“We are working on measures to ensure Isavia’s circular economy. We shall then look at developing our infrastructure in a sustainable way – there is a great deal of development work on the horizon at Keflavík International Airport. We want to get this done in the greenest way possible and achieve BREEAM environmental certification. We are working together with overseas consultants who are assisting us in this regard. In all work of this kind, it is also very important to enjoy good co-operation with all stakeholders inside and outside Keflavík International Airport.”


As regards social aspects, and specifically quality of life, Ingólfsdóttir explains that Isavia is striving to be a role model for sustainability in Iceland.

“We are improving sustainability among the community at Keflavík International Airport. Staff enjoy good co-operation with our partners and are working with airport operators on various improvements in this area. The company shares its know-how and learns from them. We hope to achieve success as a whole. This is why we are getting others on board – it is also our responsibility, even though we run only part of the airport, to ensure that others do well. We are also working together with the local community. Isavia is part of a co-operation initiative called ‘Suðurnes Forum’, where we work very closely and systematically with the four municipalities of Suðurnes, Kadeco, and the Association of Suðurnes Municipalities on projects for improvement.”

Long-term added value

As regards economic aspects, Ingólfsdóttir says that Isavia wants to achieve sustainability here, too.

“We want to create long-term added value in the economy. As an airport, Isavia has a certain responsibility in this regard, and we are guided by sustainability in our decision-making. Sustainability is all-encompassing in our strategy and thinking. This is a journey – and we mustn’t lose sight of promoting progress and continuous improvement. There are new trends and strategies in this field, which we need to constantly monitor and try to do better. Rome wasn’t built in a day.”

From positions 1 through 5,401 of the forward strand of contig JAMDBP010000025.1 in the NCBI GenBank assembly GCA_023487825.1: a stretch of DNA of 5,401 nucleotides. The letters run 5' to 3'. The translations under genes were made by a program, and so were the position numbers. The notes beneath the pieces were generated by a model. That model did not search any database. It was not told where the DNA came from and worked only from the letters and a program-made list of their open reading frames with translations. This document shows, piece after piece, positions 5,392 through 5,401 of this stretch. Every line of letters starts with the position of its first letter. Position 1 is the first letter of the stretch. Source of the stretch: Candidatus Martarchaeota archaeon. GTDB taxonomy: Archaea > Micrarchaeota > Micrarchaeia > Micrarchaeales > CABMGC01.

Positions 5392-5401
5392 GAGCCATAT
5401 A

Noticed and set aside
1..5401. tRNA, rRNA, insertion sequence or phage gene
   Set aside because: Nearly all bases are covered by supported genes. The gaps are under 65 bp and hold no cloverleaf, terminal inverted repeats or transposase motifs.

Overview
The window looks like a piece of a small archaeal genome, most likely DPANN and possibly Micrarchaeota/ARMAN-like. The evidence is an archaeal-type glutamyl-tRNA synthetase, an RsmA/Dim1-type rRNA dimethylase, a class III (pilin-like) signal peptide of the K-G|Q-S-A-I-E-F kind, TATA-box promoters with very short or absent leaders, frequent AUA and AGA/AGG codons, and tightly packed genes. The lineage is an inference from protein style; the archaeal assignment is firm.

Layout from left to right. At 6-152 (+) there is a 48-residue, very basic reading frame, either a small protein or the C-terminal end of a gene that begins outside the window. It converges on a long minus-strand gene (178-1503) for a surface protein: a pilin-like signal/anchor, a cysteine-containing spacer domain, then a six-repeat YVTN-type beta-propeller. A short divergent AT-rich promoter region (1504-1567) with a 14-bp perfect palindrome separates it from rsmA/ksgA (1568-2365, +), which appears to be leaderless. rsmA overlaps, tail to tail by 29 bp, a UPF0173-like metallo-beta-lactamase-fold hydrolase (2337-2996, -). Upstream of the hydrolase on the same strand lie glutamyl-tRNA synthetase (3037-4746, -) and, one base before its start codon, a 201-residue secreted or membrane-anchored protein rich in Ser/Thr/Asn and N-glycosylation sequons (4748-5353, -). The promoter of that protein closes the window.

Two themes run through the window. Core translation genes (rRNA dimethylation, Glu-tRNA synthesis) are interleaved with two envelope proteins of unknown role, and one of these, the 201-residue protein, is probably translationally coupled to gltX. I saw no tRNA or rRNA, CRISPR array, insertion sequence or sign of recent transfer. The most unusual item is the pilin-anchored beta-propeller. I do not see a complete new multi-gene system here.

Importance of operations

This is a record year for construction work at Isavia, and the company’s plans must line up with its sustainability policy.

“Isavia’s goal is to lead an airport community that improves quality of life and increases prosperity in Iceland – and we are doing this by connecting the world via Iceland. By increasing the number of flight connections, we are also increasing economic growth in Iceland – it is estimated that a 10% increase in flight connections means a 0.5% increase in economic growth. In that context, the purpose of our expansion is not only to be able to provide services to our customers, but also to achieve economic growth. Construction is, by its very nature, not a green activity, but we hope to do it in as sustainable a way as possible, e.g. by selecting materials with a lower embodied carbon footprint.

We have recently achieved ISO14001 environmental certification. We attach great importance to having a certified environmental management system covering our operations. This certification confirms our sustainability priorities. Our staff have received training covering our environmental management system, certification and the company’s sustainability policy. It is essential for our people to know where we are going and how we are going to get there. Together we will succeed.”